Berkshire Museum’s art sale
THE BOSTON GLOBE editorial page offered its support over the weekend for the Berkshire Museum’s plan to sell off 40 of its most valued works of art, including two paintings by Norman Rockwell.
The editorial acknowledged the proposed sale is unprecedented in the museum world, but said the financially struggling Pittsfield-based institution has little choice. “Absent an angel donor with a big heart and wallet, it’s the right call, even if it’s a gut-wrenching one,” the Globe said.
In case you haven’t noticed, the Berkshire Museum’s proposed art sale isn’t just a local story in Western Massachusetts. It has become a cause celebre in the art world, with the American Alliance of Museums and the Association of Art Museum Directors opposing the sale and Joseph Thompson, the director of the Massachusetts Museum of Contemporary Art in North Adams, supporting it. The sale of the museum’s artwork has also raised thorny questions about a museum’s responsibility to its art donors and the public at large.
The Berkshire Museum said it has been running annual deficits for years and wants to transition away from art to a “New Vision” centered around technology-intensive displays dealing with science and history. While the Globe editorial made it sound as if the art sale was necessary to save the museum from financial ruin, Andrew Russeth, writing in ArtNews, portrayed the sale as part of a broader strategy. He noted the museum said it needs $40 million to correct its finances for the long-term, but points out the sale of just one of Rockwell’s paintings would probably add $30 million to the museum’s existing $7.45 million endowment.
The Berkshire Museum’s pivot was embraced initially by the institution’s hometown newspaper, the Berkshire Eagle. But the publication reversed course with an editorial published on October 31. The Eagle said it changed its mind after reading some of the newspaper’s own reporting, which questioned the severity of the museum’s financial problems and the nebulous nature of its “New Vision.”
“Undoubtedly, the museum could use millions more dollars to add to its endowment, but the method chosen to get this money resembles throwing out the baby to save the bath water,” the Eagle said. “The Berkshire Museum’s deaccessioning breaks a covenant with the citizens of Berkshire County. The Berkshire Museum — and this collection of art that rivals the Smithsonian American Art Museum in Washington, D.C. — is this community’s ‘window on the world,’ as the Berkshire Museum itself puts it. It’s a window that must not be broken.”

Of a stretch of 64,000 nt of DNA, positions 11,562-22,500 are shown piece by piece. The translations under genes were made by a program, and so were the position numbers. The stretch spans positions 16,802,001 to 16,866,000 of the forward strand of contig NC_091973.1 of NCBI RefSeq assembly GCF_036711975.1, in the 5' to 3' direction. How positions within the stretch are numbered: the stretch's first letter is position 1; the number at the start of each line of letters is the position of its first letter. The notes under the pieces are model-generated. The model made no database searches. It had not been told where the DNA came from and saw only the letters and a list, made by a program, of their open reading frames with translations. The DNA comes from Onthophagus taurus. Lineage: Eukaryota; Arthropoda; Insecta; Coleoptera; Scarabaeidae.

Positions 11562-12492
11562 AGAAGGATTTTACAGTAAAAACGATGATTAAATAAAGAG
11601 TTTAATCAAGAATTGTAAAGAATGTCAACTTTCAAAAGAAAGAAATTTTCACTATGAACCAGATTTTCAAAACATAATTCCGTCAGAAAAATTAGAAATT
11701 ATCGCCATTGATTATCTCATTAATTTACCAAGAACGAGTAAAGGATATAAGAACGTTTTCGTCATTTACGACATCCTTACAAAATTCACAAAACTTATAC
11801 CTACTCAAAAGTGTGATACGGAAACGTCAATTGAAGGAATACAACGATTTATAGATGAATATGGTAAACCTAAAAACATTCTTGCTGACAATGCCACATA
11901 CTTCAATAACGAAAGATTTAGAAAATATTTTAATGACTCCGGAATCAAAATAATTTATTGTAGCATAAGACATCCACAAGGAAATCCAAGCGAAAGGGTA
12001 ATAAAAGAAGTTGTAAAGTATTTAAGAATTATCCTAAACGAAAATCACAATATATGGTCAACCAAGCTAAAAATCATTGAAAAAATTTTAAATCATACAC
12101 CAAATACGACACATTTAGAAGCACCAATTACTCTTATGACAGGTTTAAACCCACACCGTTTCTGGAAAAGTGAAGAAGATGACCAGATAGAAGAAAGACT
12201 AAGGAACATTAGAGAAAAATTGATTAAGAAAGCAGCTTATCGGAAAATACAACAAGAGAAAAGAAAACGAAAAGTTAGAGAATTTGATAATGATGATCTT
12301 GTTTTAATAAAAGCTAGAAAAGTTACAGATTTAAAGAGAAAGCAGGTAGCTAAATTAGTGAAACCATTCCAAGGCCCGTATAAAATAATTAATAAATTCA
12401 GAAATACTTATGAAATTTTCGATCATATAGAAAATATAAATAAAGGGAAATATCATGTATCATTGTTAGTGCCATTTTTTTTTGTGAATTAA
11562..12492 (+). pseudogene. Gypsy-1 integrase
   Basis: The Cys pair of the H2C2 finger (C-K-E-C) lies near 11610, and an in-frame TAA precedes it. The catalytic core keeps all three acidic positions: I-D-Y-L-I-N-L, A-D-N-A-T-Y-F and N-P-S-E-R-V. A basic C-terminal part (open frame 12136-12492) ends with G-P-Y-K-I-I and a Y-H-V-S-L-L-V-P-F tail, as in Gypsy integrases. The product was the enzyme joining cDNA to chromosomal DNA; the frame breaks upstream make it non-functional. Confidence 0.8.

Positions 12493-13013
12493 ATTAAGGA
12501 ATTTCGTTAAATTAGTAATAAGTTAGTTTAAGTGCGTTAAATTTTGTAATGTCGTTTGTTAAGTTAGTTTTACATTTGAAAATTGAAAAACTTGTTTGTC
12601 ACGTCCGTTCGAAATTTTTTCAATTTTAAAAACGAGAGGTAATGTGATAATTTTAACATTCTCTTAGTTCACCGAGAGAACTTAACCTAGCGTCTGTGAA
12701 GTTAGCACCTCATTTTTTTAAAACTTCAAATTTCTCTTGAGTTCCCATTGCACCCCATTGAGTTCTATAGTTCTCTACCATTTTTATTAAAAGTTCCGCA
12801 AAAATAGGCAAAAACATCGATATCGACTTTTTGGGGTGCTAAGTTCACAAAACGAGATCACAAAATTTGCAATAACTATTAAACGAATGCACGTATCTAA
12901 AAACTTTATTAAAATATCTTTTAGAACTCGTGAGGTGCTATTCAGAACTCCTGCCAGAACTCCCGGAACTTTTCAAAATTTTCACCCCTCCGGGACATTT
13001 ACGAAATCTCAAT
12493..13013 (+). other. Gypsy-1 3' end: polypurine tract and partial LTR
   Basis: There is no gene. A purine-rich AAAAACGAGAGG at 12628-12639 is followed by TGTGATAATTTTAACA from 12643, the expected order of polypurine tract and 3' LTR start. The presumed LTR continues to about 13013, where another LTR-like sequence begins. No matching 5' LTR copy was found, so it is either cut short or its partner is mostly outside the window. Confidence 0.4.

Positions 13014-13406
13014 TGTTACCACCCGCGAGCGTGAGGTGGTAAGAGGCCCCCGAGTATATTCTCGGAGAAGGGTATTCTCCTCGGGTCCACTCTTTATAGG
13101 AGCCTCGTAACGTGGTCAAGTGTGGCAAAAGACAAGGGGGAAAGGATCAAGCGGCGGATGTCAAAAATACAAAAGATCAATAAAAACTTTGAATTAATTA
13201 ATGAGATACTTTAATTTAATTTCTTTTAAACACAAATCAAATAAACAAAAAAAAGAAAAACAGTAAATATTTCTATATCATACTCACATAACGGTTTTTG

Hillary Chabot applauds the House decision to bring on former attorney general Martha Coakley to help oversee new sexual harassment guidelines, but she says Speaker Robert DeLeo and Senate President Stan Rosenberg will be maintaining the “old-boy network” if they don’t make clear that past and present allegations will be investigated and acted on decisively. (Boston Herald)
A Herald editorial applauds Gov. Charlie Baker’s new bill to address the ongoing opioid crisis.
House Speaker Robert DeLeo raises concerns about legislation barring drivers from using hand-held devices. His chief concern: that minorities disproportionately are targeted when such laws pass. (Boston Herald)
Methuen snares $1.2 million in state money to begin work on a long-awaited revitalization plan. (Eagle-Tribune)
A New York Times profiles an Ohio Nazi sympathizer. The story has become the subject of enormous criticism, which is addressed in this note from the Times national editor. The story’s author also wrote a piece on his approach to the story — and misgivings that he wasn’t able to answer what’s really behind his subject’s turn to hate-filled ideology. Local media watcher Dan Kennedy says the story missed the mark, and the Washington Post’s Erik Wemple does too.